Oct 9, 2016

Nabe, from the hot pot, in front of the TV

The nights are drawing in, recently I wore a sweater for the first time since April(?), and I can no longer believe that just a couple of weeks ago, I was still taking cold showers.  No, summer is emphatically over.  Any sense of foreboding about the onset of winter is eased though, by the fact that we can now eat nabe, sometimes sited as the Japanese equivalent of stew.

In an earlier post I talked about making yakisoba on the coffee table, in front of the TV, from a portable hot plate.  The same setting and the same bit of kit (in 'pot' mode) can be used to make nabe.  

I think one of nabe's greatest assets, for someone like me, is that it's really the bare minimum of cooking; chop up meat n veg, then chuck into a pot and boil.  Done!  

There are plenty of nabe stock to choose from at the local supermarket these days.  For 250 yen we went with a salt-based sauce that would make enough nabe for two.  

The nabe procedure really is at the lower-end of the culinary challenge. Set up the hot pot, pour in the nabe sauce, bring to the boil and then throw in your (chopped) meat n veg.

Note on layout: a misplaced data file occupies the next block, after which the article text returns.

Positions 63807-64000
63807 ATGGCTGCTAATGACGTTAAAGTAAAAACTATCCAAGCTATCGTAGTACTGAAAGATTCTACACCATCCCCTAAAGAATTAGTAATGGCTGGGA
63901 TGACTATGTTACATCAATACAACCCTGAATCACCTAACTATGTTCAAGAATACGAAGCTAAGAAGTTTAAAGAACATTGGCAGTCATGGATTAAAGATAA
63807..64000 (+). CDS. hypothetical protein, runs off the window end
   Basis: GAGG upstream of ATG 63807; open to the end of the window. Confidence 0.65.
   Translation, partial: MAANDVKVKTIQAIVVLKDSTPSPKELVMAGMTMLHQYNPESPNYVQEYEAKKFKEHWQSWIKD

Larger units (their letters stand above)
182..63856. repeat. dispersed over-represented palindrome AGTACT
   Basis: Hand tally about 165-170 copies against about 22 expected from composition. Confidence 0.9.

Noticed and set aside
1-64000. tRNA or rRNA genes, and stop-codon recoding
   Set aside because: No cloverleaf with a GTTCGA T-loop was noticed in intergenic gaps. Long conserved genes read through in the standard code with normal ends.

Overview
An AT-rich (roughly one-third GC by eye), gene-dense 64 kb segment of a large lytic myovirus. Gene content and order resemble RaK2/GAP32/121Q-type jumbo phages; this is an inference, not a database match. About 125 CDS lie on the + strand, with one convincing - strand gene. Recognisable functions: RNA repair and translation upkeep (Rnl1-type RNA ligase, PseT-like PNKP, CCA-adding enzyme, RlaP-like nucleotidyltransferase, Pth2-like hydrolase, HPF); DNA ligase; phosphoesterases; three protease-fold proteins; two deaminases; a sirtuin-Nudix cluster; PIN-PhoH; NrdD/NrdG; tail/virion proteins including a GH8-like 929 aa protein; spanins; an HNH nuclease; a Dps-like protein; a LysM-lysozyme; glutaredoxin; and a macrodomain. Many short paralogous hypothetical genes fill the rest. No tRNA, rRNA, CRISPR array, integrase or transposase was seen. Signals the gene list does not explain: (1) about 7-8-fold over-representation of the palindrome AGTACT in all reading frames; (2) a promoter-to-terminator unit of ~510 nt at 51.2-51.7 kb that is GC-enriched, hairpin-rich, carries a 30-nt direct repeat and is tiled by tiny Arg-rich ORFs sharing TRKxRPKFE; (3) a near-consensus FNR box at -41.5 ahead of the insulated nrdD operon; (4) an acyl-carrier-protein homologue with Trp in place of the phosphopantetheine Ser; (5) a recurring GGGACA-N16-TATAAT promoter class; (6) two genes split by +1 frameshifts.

These are the ingredients that we used.  I'll list the prices as well (for the benefit of others and because I'm curious to know how much I'm spending on cooking at home).

  • Salt-based nabe stock/sauce for two - 250 yen
  • Chicken (meat) balls (pack of 10) - 223 yen
  • Been sprouts (small packet) - 28 yen
  • Mushrooms (small packet) - 97 yen
  • Napa cabbage (1/2) - 127 yen
  • Leek (1) - 97 yen
  • Wieners (bag of 10) - 133 yen

TOTAL: 955 yen (477.5 yen per person)

Note: Not all of the cabbage was used.  Many items above were bought in double the quantity (due to the way they were packaged), so more money was spent than as indicated by the total.  I'll have to find something to do with those 'extra' ingredients.

Usually, after all the 'bits' in a nabe have been consumed, noodles are added to the remaining soup.  On this occasion, we were looking to keep things lighter so refrained from doing that.  It's also why we chose our salt-based stock as this definitely feels like less of an eating challenge when compared to say, the tonkotsu or sesame based nabe stocks.  On the downside, this particular dish lacks a bit of color.

At times when I'm feeling a little more flush, wieners might be replaced with some kind of fish.  For more of a health thing, some tofu might be thrown into the mix.  

As for the hot pot/plate and cooking a nabe in front of the TV?  Perfect for the quite frankly crappy weather we've had in Tokyo over the weekend so far!

What goes into your nabe?



Traveler, surfer, and scribe. Based in Tokyo for six years.